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This article is taken from PN Review 249, Volume 46 Number 1, September - October 2019.

on Geoffrey Hill’s Baruch
‘How do I think I rate?’
Jeffrey Wainwright
Geoffrey Hill, The Book of Baruch by the Gnostic Justin,
edited by Kenneth Haynes (OUP), 160pp, £20

In a parenthesis Geoffrey Hill remarks that his book-length new poem, The Book of Baruch by the Gnostic Justin, is ‘nothing if not eclectic’ (#108). As he might say himself ‘you can say that again’. Its 271 sections comprise a hectic carousel of recurring subjects, persons, voices, dictions learned and vernacular, carried within prose­poems whose paragraphs are of varied lengths. Within a page he moves from ‘A tide-race of young frogs migrating, an exodus, for ten minutes or thereabouts / Pond, back road, moist air’ to the Book of Baruch, ‘Senator Yeats’s’ ‘Leda and the Swan’, Stanley Spencer’s painting Resurrection, Port Glasgow, ‘the late Referendum’ and the Clydeside of Jimmy Reid. The next, lengthy, section treats Holbein’s ‘Dance of Death’ (#110). It was composed in the last few years and months of Hill’s life and its faithful editing by Kenneth Haynes is itself a remarkable work of scholarship.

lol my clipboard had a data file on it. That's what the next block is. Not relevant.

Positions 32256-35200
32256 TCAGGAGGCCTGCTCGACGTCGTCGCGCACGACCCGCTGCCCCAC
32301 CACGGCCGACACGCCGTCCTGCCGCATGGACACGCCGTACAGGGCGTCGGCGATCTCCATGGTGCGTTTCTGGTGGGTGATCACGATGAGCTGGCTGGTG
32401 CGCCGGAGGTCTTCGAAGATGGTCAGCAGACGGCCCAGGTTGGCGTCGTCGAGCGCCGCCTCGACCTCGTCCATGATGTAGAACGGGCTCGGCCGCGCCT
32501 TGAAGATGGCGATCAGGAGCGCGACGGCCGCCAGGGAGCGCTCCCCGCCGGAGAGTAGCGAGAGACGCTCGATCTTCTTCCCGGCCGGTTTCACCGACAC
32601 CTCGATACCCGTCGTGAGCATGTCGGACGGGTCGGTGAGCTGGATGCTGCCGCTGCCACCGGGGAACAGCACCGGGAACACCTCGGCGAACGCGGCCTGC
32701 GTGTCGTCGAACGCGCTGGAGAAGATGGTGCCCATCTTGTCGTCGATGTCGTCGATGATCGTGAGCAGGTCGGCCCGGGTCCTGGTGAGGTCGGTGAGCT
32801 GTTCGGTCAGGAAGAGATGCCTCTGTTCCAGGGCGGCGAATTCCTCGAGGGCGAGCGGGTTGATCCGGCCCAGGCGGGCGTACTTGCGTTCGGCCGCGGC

There is of course something bewildering in such switches. There is a temptation to try to find a rational scheme which will haul all this content of the poet’s mind into a sensible shape, that we might with Aristotle, exert ‘the mind’s power to make disparates cohere’ (#47). But, as here half-apologetically, Hill reminds us that this is a poem, not a treatise that he is writing:
If this is going to be your testament best press on with it.
                                                          Trust that its true
    being is song. ...

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